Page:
Most backyard chickens will spend their days quietly pecking away at grass and bugs, sleeping under a shady bush, and quietly incorporating themselves seamlessly into the regular routine in even a highly suburban area. But every now and then you get a chicken that will NOT be quiet. Some can even be considered SCREAMERS! The white chicken in the picture above, Snow, was definitely a screamer.
If you have one of these, you know what I'm talking about. What is that ungodly creature yelling at the top of its lungs outside my window so early in the morning???? Forget fresh eggs for breakfast- I'll just eat the chicken!
And I know that if she is driving me crazy, then the neighbors must be thinking of ways to murder me in my sleep! You must decide- deal with the noise or get rid of the chicken. Thankfully, before I decided to send away the culprit, I found a simple solution that worked beautifully...train the chicken to be quiet.
If you have ever trained a dog, it is very similar, and all you need for quiet, well-behaved backyard chickens is water! Fill a spray bottle with water and every time the chicken starts to scream, tell it to stop and spray it with the water. It will quickly learn which behavior is causing the undesired spraying, and stop!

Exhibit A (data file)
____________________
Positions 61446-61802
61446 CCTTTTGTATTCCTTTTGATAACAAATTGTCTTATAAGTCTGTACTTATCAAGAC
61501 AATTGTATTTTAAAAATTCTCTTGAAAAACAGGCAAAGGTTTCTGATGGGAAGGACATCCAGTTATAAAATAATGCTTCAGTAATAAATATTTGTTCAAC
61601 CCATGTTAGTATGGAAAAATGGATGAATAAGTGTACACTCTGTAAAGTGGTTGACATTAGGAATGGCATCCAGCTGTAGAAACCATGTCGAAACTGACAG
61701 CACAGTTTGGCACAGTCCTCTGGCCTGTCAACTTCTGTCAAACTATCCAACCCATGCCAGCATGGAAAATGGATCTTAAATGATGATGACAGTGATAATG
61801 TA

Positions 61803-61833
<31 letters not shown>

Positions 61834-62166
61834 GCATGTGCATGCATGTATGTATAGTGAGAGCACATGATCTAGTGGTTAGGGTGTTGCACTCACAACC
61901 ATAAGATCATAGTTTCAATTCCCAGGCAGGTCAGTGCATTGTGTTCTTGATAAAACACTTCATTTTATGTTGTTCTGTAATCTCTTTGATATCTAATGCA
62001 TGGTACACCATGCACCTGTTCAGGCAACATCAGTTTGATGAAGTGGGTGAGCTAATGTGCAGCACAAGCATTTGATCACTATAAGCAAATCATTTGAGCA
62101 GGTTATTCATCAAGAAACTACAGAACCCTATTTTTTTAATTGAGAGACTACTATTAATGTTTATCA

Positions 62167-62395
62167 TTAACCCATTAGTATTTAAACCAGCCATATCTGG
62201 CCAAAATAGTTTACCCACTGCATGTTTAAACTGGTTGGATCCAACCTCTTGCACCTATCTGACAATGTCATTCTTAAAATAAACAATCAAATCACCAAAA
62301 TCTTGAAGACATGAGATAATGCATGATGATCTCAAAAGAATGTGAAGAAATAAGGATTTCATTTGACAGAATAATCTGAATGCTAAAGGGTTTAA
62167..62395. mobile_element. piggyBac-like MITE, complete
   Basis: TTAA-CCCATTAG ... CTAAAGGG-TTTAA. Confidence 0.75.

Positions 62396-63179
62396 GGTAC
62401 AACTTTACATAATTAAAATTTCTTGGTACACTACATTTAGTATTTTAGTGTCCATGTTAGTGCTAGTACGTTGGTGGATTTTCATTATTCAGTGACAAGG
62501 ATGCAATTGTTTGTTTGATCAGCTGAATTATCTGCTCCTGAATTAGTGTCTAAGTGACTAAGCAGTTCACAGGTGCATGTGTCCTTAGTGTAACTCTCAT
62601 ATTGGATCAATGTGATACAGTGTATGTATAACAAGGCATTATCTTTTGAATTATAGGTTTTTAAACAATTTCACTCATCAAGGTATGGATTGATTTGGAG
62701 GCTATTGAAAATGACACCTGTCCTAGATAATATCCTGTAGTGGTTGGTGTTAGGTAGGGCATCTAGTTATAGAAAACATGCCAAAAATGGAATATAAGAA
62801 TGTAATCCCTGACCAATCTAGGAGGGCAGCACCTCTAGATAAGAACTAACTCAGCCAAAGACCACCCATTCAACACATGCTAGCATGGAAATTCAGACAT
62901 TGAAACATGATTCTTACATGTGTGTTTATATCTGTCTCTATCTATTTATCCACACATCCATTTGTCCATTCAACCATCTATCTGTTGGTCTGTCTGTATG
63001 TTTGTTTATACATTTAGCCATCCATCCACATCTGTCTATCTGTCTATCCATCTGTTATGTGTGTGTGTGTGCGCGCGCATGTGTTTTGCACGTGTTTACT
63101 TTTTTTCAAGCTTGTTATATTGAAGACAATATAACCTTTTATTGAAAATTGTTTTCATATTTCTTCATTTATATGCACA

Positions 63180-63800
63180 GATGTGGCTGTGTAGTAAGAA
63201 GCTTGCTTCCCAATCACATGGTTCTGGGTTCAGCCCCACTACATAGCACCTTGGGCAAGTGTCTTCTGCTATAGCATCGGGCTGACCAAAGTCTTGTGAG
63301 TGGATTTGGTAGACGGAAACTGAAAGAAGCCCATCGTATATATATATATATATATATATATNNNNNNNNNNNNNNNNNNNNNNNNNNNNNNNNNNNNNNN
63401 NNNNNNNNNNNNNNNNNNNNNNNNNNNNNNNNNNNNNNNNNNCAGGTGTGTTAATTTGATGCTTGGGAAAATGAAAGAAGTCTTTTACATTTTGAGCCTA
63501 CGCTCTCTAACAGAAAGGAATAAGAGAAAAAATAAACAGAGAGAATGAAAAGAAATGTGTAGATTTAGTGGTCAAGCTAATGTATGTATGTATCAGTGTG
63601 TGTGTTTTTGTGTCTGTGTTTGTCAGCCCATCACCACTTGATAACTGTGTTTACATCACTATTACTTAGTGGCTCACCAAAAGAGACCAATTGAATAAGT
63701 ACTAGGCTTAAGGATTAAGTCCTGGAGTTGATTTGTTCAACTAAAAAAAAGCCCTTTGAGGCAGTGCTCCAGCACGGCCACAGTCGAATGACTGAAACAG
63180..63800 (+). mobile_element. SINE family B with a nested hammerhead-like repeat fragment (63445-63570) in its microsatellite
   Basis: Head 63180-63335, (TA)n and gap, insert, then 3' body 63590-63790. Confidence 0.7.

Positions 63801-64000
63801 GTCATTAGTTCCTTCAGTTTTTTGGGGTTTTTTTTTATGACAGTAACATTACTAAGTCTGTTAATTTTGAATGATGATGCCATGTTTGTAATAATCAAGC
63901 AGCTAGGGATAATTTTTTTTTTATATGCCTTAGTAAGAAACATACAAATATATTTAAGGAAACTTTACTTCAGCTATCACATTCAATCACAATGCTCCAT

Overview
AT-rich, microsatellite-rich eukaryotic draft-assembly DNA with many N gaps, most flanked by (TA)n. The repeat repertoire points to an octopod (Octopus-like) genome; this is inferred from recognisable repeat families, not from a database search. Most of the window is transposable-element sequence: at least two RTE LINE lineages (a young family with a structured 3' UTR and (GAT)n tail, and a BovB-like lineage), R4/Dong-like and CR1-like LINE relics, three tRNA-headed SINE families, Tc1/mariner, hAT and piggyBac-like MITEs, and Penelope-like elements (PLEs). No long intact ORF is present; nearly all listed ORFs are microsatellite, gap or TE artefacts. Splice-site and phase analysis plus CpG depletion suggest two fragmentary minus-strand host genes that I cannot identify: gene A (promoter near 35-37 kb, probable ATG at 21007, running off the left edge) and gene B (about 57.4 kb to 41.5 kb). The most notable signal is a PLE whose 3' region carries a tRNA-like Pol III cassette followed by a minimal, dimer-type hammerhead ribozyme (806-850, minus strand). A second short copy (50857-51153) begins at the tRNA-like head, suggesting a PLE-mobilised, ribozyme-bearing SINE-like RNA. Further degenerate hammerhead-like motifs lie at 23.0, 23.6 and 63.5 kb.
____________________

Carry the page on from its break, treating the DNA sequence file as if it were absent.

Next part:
I know, there are some chickens who are bent on disobedience. They are strong willed, and a spray bottle won't even ruffle their feathers. Don't be discouraged- you are stronger than the chicken. All you need with a strong willed chicken is a couple of hours and a garden hose! Every time the yelling starts, spray the hose at the chicken (resist the urge to put it on the jet setting, this is for instructional purposes only). This has worked with even my most rambunctious chickens. When I am out watering the garden anyway, it is a great time for training. An hour at the most is all you will need. Now chickens do have a short term memory, so you may have to have a refresher course every now and then, but you don't have to live with a SCREAMER!
Do you have any screamers? If so, how do you deal with them?